Testicular cancer, like any other form of cancer, can become fatal if not properly diagnosed and treated. Advanced forms of testicular cancer can spread to other parts of the body and have potentially fatal complications. Testicular cancer can be difficult to detect in the early stages. This difficulty stems from the similarity of its symptoms to those of other forms of cancer.
Doctors often discover cancer accidentally. While one of the most common symptoms of testicular cancer is a lump on the testicles, that lump could also indicate several other testicular diseases. Another common indicator is swelling in the testicles, which can also be the result of other, less dangerous testicular diseases.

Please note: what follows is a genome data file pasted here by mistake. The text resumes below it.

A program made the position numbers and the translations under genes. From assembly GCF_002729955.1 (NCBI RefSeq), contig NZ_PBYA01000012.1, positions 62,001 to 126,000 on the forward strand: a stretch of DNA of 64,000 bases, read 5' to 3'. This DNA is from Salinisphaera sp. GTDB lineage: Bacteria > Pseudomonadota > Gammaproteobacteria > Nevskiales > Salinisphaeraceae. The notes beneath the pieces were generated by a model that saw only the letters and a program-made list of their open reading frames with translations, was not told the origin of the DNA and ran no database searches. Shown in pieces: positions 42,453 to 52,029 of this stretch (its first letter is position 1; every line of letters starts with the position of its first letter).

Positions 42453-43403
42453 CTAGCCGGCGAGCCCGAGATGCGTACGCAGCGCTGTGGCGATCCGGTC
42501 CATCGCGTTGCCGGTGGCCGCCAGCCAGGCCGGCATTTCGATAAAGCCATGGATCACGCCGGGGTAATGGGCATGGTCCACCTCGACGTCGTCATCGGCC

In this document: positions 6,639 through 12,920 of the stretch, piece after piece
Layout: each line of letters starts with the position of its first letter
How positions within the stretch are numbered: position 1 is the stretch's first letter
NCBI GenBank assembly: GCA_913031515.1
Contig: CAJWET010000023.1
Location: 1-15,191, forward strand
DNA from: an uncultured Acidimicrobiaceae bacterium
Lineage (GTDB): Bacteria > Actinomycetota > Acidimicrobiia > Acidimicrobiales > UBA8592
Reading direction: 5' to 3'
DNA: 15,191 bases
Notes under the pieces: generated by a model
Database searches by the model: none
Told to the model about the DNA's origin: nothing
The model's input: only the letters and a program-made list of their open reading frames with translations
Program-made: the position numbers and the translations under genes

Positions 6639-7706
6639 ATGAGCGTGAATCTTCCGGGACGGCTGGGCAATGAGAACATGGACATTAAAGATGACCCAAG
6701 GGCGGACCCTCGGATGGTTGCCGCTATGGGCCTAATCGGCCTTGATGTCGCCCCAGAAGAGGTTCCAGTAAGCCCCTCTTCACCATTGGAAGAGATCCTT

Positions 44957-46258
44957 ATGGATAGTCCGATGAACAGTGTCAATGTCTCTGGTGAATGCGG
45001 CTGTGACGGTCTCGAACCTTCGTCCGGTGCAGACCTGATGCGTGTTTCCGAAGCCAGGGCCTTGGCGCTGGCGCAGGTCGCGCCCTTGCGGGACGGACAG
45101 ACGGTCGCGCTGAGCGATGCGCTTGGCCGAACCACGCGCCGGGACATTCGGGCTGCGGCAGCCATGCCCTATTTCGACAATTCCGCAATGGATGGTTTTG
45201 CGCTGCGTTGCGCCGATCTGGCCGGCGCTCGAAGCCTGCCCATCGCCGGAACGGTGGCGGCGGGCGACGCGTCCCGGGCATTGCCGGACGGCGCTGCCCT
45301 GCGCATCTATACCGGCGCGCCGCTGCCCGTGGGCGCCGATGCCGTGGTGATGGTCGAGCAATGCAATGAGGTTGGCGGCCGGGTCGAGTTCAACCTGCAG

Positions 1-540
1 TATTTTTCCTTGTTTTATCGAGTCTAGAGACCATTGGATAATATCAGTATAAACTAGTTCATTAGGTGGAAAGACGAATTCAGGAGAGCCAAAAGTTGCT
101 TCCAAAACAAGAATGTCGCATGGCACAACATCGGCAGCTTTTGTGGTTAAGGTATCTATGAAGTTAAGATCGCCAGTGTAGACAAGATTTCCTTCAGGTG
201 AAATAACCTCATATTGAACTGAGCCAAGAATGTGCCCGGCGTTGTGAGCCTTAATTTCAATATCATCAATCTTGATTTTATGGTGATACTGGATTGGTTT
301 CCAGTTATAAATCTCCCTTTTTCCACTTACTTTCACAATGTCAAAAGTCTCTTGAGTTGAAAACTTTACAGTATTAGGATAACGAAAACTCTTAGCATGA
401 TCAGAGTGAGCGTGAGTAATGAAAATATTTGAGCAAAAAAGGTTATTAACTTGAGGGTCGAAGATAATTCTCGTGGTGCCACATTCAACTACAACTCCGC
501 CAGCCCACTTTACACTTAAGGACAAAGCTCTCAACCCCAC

There have been many breakthroughs in new treatments for testicular cancer, with new and more precise surgical methods leading the charge. Scientists are working to refine and improve chemotherapy and immunotherapy to treat testicular cancer. Men should not ignore the symptoms of testicular cancer because the earlier it is discovered, the easier it is to treat.
The cause of cancer can be difficult to narrow down, but science has some theories about the most common causes of testicular cancer. These include testicles that have not fully descended, HIV, family history of testicular cancer, and ethnicity. Doctors recommend regular screening for testicular cancer for men who meet any of these criteria.
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